Referring now to the drawings, a conventional salon or styling chair is shown in FIG. 1 generally at A. This salon chair A includes a horizontal seat B from which depends an upright seat back C. A circular base D grippingly engages a horizontal floor surface and supports the seat B and back C by pedestal E therebetween. To support the user's feet, a generally U-shaped rigid tubular footrest F is also provided connected at each formed end thereof to the bottom surface of seat B as shown. This rigid footrest F includes a horizontal foot supporting portion G which is elevated above the floor surface.
As will be appreciated with respect to this prior art salon chair A of FIG. 1, a user must either step over the horizontal foot support portion G to be positioned for seating within the salon chair A, or by standing with the foot support portion G at the user's ankle backs and the salon chair A positioned directly behind, the user then simply falls into the salon chair A.
The present invention is shown generally at numeral 10 in FIGS. 2, 3 and 4. As seen in FIG. 2 by the phantom arrow toward FIG. 1, the invention 10 is intended to entirely replace the conventional rigid footrest F.
The invention 10 includes a pair of rigid tubular supports 11 and 13 each having a somewhat forwardly sloping but generally upright leg 12 and 14, respectively and generally horizontal legs 16 and 18, respectively. Each of these tubular supports 11 and 13 are spaced apart and rigidly held in opposing fashion by a rigid tubular cross bar 22. Each of the horizontal legs 16 and 18 include mounting holes 20 (typ.) which preferably mate with the exiting mounting holes and associated threaded fasteners to be found in the bottom of the seat B to facilitate direct mounting of the device after removal of the conventional rigid footrest F.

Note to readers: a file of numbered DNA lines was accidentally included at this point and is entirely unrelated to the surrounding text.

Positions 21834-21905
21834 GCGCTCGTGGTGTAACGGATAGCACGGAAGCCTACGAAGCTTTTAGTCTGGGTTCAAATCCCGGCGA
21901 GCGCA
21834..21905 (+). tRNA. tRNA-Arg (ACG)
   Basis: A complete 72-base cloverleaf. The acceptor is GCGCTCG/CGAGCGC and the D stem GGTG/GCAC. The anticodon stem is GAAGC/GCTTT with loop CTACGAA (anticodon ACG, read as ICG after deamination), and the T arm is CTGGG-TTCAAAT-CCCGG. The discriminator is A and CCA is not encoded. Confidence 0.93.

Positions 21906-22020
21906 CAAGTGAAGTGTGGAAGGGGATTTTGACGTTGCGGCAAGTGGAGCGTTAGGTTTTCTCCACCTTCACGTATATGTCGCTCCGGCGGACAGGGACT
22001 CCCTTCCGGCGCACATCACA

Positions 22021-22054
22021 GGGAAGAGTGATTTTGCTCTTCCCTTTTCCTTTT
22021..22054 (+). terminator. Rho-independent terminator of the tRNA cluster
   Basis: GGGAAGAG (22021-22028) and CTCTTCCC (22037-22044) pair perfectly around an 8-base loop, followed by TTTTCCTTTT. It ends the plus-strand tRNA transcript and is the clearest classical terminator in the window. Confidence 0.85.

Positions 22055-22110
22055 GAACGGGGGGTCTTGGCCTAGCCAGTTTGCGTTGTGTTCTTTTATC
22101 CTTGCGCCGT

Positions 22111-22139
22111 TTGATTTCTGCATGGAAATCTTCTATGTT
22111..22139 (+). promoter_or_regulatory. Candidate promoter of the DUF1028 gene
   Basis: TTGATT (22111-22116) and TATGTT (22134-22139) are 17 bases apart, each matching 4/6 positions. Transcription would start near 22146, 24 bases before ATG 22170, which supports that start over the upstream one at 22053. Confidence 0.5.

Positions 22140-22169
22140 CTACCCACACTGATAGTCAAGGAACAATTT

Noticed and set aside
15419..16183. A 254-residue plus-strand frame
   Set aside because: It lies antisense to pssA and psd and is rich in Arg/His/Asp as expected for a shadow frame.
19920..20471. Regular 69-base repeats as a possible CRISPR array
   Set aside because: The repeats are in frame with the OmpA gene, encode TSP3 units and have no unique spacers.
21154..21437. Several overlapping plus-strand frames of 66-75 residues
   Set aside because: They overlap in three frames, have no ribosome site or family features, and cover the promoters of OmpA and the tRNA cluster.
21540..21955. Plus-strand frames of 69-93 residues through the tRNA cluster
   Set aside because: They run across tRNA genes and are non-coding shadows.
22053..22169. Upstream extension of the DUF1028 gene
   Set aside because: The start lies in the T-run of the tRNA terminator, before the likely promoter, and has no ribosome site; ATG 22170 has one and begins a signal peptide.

A pair of foot plates 28 and 30 are pivotally supported on a forwardly extending tubular foot plate mount or journalling tube 24 and 26, respectively. Each of the foot plate mounts 24 and 26 are connected to, and depend from, adjacent the lower ends of each of the upright legs 12 and 14, respectively.
As best seen in FIG. 2 and 4, then, each of the foot plates 28 and 30 may be pivoted either by foot or by hand from an in-use horizontal position upwardly in the direction of arrows H to an upright out-of-the-way or non-use position against the upright legs 12 and 14. By this arrangement, the elderly and ambulatory-impaired users may easily step up the salon chair A for seating when the foot plates 28 and 30 are in the upright non-use position and then they, themselves or an assistant may then pivot the foot plates 28 and 30 downwardly into the horizontal in-use position.